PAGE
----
Impaired transplacental supply of oxygen leads to intrauterine growth restriction, one of the most important causes of perinatal mortality and respiratory morbidity. Breathing rhythm depends on the central respiratory network modulated by catecholamines. We investigated the impact of growth restriction, using prenatal hypoxia, on respiratory frequency, on central respiratory-like rhythm, and on its catecholaminergic modulation after birth. At birth, respiratory frequency was increased and confirmed in en bloc medullary preparations, where the frequency of the fourth cervical (C4) ventral root discharge was increased, and in slice preparations containing the pre-Bötzinger complex with an increased inspiratory rhythm. The inhibition of C4 burst discharge observed in pontomedullary preparations was stronger in the growth-restricted group. These results cannot be directly linked by the tyrosine hydroxylase activity increase of A1/C1 and A2/C2 cell groups in the medulla since blockade of α1- and α2-adrenergic receptors did not abolish the difference between both groups. However, in pontomedullary preparations, the stronger inhibition of C4 burst discharge is probably supported by an increased inhibition of A5, a respiratory rhythm inhibitor pontine group of neurons displaying increased tyrosine hydroxylase activity, because blockade of α2-adrenergic receptors abolished the difference between the two groups. Taken together, these results indicate that growth restriction leads to a perturbation of the breathing frequency, which finds, at least in part, its origin in the modification of catecholaminergic modulation of the central breathing network.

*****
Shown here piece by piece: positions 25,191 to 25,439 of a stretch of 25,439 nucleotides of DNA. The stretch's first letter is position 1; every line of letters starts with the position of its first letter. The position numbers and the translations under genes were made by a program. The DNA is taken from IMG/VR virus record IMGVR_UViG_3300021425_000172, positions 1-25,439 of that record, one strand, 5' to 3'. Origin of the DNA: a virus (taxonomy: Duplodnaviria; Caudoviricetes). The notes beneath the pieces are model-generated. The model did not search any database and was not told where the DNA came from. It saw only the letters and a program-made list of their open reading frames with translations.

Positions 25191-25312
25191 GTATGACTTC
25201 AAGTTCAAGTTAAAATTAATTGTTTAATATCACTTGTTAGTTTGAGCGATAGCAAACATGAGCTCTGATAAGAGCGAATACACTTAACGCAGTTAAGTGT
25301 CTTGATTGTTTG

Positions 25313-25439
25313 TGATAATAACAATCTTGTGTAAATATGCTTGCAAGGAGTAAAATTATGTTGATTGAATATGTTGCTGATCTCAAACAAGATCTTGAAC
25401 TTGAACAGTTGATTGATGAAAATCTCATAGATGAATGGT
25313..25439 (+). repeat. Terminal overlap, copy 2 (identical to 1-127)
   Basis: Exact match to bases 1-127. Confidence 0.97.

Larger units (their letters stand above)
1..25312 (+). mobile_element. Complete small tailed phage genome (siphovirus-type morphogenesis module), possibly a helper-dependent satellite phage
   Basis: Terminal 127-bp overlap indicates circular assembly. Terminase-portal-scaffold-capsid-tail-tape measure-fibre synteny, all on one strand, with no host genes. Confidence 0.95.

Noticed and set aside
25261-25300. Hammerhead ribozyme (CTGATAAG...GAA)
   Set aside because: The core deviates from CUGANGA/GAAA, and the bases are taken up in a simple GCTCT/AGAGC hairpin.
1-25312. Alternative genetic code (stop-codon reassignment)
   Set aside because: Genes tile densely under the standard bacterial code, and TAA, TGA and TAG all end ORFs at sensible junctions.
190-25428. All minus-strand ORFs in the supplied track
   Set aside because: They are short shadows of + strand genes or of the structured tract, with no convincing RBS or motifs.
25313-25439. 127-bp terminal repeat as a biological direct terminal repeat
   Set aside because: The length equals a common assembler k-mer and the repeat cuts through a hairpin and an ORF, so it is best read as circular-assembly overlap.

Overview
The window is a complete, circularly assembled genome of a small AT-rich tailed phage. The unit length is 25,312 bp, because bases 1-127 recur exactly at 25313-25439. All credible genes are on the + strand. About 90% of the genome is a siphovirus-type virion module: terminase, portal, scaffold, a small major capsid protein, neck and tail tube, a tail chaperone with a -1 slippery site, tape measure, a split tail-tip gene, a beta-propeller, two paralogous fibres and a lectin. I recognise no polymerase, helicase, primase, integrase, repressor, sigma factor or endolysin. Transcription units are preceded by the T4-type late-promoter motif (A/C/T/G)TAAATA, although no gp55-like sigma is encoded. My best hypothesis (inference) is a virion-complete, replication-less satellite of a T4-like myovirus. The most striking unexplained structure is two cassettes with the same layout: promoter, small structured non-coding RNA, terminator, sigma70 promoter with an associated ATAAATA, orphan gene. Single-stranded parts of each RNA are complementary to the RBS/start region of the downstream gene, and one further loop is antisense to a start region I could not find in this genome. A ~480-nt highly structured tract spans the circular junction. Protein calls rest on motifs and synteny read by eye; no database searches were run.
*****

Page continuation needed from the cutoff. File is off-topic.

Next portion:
- growth restriction
- central respiratory network
- Copyright © 2016 the American Physiological Society
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